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Night trains: Much more, much wider

Press release from Back-on-Track, European network to promote cross-border and night trains

The todays press conference on enhanced cooperation between DB (Germany), ÖBB (Austria), SBB (Switzerland) and SNCF (France) introduced an expansion of ÖBB’s NightJet network of night trains, showing the right way forward when it comes to alternatives to flying in Europe. Modern night trains can replace many flights within the range of 500 to 1.500 km, as passengers can sleep while being transported in an environmentally friendly way. Since its founding in 2015, Back on Track has advocated for this transport solution: Night trains are necessary elements in a 24-hour European train network.

Despite our joy at the good intentions and strong ambitions demonstrated at today’s press conference, there is a strong need for the initiative to grow in volume and spread to more regions in Europe.

The cooperation must not be exclusive to those who arranged the press conference. Partners who want to contribute to the future network of night trains must have the option to do so. The EU as a supranational actor can contribute with investments and coordination; but we also call for the participation of railway operators from smaller states, and of private operators who have shown the ability and willingness to introduce their own night train routes.

The regions that also need to be included in concrete plans for new night train services are:

  • The Iberian Peninsula; with Lisbon, Madrid and Barcelona
  • Scandinavia; with Copenhagen, Stockholm and Oslo
  • Eastern Europe; with Belgrade, Budapest and Bucharest

We very much hope that tomorrow’s announcement by the European Commission on “Green Mobility” will show that the EU is a worthy and dedicated partner in the necessary development of Europe’s railways and night trains as a follow-up to what was presented today.


Joachim Holstein (DE),

Nicolas Forien (FR),

Poul Kattler (DK),

Belgium Back-on-Track,

>> Pick the press release as pdf (English)

>> Watch the press conference here (German):
>> See the German ministers press release

This is the last slide from the presentation today (or pick the slide here):

8 thoughts on “Night trains: Much more, much wider”

  1. Joachim Falkenhagen

    The future of rail travel will hardly be affected by such announcements, which probably expect public subsidies before being brought forward. The “plan” will have minimal impact on travel choices. Decisive is the competitive environment, and must adresss issues such as European regulation on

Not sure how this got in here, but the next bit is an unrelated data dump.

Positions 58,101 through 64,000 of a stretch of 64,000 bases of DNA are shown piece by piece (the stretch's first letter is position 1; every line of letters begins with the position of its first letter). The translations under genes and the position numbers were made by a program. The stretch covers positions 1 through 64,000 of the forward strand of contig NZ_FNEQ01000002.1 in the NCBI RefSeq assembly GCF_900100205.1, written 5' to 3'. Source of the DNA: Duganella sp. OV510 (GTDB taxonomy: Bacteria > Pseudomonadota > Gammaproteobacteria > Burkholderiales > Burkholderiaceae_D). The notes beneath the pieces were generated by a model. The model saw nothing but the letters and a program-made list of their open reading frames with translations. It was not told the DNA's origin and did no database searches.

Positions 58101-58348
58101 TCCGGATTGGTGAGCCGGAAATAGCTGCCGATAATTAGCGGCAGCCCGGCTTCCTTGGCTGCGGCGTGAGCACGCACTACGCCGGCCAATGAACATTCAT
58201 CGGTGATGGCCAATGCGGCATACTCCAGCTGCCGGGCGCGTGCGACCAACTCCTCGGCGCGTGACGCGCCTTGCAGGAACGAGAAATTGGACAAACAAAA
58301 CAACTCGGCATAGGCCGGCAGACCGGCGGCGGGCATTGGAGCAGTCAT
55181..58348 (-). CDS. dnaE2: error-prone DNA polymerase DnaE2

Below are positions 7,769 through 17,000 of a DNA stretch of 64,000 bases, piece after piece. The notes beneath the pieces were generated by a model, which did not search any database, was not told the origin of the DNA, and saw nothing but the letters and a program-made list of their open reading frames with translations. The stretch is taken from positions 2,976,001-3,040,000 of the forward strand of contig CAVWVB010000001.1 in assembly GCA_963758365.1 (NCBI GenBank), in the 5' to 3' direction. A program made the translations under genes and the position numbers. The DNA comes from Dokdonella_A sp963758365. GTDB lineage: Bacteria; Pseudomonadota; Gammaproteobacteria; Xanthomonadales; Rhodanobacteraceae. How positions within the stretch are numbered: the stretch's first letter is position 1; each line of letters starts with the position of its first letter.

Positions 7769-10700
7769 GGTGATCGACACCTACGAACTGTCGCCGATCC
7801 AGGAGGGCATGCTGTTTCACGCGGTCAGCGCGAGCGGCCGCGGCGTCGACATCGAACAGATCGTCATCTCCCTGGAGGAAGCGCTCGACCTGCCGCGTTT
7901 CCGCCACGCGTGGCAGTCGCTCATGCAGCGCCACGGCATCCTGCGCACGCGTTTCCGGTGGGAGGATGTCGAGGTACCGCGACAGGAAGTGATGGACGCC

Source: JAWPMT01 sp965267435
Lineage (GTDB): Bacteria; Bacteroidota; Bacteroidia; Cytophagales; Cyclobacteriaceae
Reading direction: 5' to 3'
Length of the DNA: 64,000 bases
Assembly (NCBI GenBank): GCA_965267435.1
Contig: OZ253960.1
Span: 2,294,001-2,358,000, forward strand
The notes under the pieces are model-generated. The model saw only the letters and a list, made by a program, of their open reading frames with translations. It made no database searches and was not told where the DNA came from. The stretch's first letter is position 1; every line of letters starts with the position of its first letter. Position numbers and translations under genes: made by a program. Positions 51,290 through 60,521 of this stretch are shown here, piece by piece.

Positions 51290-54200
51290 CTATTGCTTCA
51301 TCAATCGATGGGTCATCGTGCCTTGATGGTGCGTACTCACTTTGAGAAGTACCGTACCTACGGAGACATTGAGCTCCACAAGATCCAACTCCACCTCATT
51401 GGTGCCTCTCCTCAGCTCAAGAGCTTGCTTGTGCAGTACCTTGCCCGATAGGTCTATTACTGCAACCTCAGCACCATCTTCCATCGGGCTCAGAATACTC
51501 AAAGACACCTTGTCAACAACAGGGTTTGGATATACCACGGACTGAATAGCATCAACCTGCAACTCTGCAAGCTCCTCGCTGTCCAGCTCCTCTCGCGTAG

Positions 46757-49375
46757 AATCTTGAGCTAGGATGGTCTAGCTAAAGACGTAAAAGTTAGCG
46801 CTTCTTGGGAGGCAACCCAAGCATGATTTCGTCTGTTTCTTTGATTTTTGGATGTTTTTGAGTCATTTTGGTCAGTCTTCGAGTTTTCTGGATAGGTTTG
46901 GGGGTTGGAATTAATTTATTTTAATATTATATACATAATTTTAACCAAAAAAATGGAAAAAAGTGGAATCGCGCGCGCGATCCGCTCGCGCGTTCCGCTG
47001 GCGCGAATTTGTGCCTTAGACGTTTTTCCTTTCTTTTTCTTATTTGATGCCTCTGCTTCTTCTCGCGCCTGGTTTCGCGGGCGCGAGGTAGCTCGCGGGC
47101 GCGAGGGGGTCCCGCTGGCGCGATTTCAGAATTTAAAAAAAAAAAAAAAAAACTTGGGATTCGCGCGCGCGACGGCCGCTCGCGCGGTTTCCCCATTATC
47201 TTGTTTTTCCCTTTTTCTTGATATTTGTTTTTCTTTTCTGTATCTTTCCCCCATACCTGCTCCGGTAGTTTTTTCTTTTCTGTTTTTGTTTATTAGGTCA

# track pricing (and introduction of a particular segment for night trains)
    # carbon pricing (for aircraft)
    # green quotas (for aircraft fuel exclusively, or for the combination of rail and air travel above certain distances?)
    # appropriation of consumer rents through airline yield management – which leads to adition income for airlines that allow more flights and enable low cost fares,
    # subsidies for smaller airports and local traffic connecting them,
    # participation of airline passengers in the costs of health risks connected with them and health protection schemes to reduce these.
    I believe that only private enterprise combined with an attractive regulatory regime will lead to a competitive and thriving night train system.

  2. Joachim Falkenhagen

    The current plans are just showcases for the railways and states to pretend action. They may calm down some train enthusiasts which find at least some options to travel across Europa without too much delays. They come late and the effect to reduce air traffic is negligible. Take Zurich-Barcelone: Zurich is a comparatively small town in the comparatively sparesely populated agglomeration between Bern, Basel and St. Gallen. It will be difficult to fill a daily train from there, and for travelers from most of Germany, the connection is not convenient. Larger destinations for trains from Barcelone would be London, Paris, Randstadt (NL), Ruhr-Cologne area, Straßbourg-Mannhein-Frankfurt area (with five distinct trains to avoid detours and accomodate different convenient arrival times) and Brussels-Antwerp en route. In other words, with the northern part of the centres of economic activity called “blue banana”. In a more comprehensive setup, these five areas would be linked with further destinations, just like Madrid, Milan, Rome, Berlin or Warsaw/Krakow/Prague, Vienna (some in existance) and Kopenhavn. Some connections between second-tier cities should be added, sometime on a less than daily basis, and also a sunbelt connection. This will not happen with a state-ordered plan, though.

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  4. Don’t forget that the Swedish government intends to start a night train Malmö-Copenhagen-Köln-Brussels with start in 2022 or 2023 and the open-access operator Snälltåget will recommence their night train Stockholm-Malmö-Hamburg-Berlin (although probably couchettes only) already in 2021

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  8. There was a night train connecting Madrid and Paris through the Vask country. A tunnel collapsed while repairing works 100km north of Madrid in 2011. There is civil platform trying to reopen this railroad. The spanish government is thinking about it right now.

    Maybe you could help them to take the right decision…

    Please send them a request to do it

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